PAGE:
Small Businesses Continue to File for Chapter 7 Bankruptcy Protection
Under bankruptcy law, both individuals and businesses may file for Chapter 7 debt relief. With today’s economy still lagging, small businesses are still turning to Chapter 7 to liquidate their outstanding debts. While individuals seeking Chapter 7 protection typically get a fresh start, the result of filing is very different for businesses, which many times must sell off any assets and shut down. A business owner should consult an experienced bankruptcy attorney about the potential impact and outcomes of Chapter 7 bankruptcy before filing.
In 2010, there were more than 1.1 million Chapter 7 bankruptcies. This was an eight percent increase from the over one million Chapter 7 filings in 2009. Business bankruptcies usually account for a small percentage of the total annual bankruptcy filings in the U.S. There were 56,282 businesses that filed for bankruptcy in 2010, which was a seven percent decrease from the 60,837 filings in 2009. Although it is difficult to isolate whether businesses are actually doing better, these recent trends show that many are still suffering.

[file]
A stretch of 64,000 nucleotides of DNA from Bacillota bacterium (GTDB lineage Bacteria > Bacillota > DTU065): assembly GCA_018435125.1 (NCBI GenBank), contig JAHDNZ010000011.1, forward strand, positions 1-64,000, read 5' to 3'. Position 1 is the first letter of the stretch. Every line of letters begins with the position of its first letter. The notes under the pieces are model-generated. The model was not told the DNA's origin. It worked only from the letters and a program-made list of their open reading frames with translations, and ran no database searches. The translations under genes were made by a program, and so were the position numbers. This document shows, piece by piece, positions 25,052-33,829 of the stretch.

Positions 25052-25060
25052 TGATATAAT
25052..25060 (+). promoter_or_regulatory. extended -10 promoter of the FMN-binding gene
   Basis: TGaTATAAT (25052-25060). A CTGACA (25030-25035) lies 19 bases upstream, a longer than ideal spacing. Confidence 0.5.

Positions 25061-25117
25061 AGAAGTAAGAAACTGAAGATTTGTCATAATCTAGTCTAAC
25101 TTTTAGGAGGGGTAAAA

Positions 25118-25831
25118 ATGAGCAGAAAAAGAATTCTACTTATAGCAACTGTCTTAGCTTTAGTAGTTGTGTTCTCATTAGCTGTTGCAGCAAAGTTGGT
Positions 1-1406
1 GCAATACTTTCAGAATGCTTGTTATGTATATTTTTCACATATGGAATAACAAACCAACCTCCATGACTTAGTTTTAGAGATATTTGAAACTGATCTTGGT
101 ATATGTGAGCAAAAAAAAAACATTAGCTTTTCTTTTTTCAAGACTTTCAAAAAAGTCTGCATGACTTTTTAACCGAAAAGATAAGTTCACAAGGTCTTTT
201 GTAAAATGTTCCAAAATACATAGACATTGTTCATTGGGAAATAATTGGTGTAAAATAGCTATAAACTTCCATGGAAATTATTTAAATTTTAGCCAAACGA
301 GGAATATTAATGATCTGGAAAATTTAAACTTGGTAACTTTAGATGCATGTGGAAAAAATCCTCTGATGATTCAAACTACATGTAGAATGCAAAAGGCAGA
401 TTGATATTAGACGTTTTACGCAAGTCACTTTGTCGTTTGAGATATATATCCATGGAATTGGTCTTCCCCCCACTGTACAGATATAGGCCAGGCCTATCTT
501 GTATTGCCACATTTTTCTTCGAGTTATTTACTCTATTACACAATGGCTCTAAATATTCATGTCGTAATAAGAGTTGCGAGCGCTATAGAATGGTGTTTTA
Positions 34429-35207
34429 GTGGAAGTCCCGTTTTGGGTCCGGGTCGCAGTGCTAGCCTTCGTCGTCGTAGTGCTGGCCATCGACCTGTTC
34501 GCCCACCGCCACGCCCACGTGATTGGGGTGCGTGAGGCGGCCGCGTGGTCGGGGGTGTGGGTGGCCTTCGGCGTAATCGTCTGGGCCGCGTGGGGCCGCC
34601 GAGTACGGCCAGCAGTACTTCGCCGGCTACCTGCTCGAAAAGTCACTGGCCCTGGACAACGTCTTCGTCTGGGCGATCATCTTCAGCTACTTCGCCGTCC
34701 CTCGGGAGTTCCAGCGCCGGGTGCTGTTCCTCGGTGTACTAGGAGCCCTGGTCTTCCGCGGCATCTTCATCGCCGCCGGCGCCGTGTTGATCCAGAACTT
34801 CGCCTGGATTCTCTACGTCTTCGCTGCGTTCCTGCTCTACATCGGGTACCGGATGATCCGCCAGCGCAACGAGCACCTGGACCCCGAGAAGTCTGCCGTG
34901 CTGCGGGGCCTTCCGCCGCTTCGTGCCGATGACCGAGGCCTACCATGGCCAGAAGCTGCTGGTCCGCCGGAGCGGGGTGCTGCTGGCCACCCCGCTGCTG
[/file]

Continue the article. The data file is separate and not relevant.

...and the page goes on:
Filing Chapter 7
According to bankruptcy law, businesses may file Chapter 7 to help eliminate unsecured debts. If a business qualifies and files for Chapter 7 debt relief, the bankruptcy judge assigns a trustee to liquidate any assets and administer profits to the creditors. Both administrative and legal fees are paid before these creditor distributions. Company shareholders are not guaranteed any payments after a business files for bankruptcy, but if any money is available after all debts are paid off, they may try to claim a settlement.
Impact on Businesses
Bankruptcy trustees may allow some businesses that file Chapter 7 bankruptcies to operate for a short time, but these businesses typically close after all assets are sold and disbursed. However, some divisions of larger companies may be sold as part of the liquidation phase, so a number of employees may be able to keep their jobs despite the bankruptcy filing. In addition, if employees must be laid off, any claims for wages, salaries and commissions are among the first to be paid when the trustee doles out proceeds from liquidation sales.
If you are currently a business owner considering a Chapter 7 bankruptcy, you should consult a local bankruptcy attorney before filing to ensure that it is the best option for you and your business.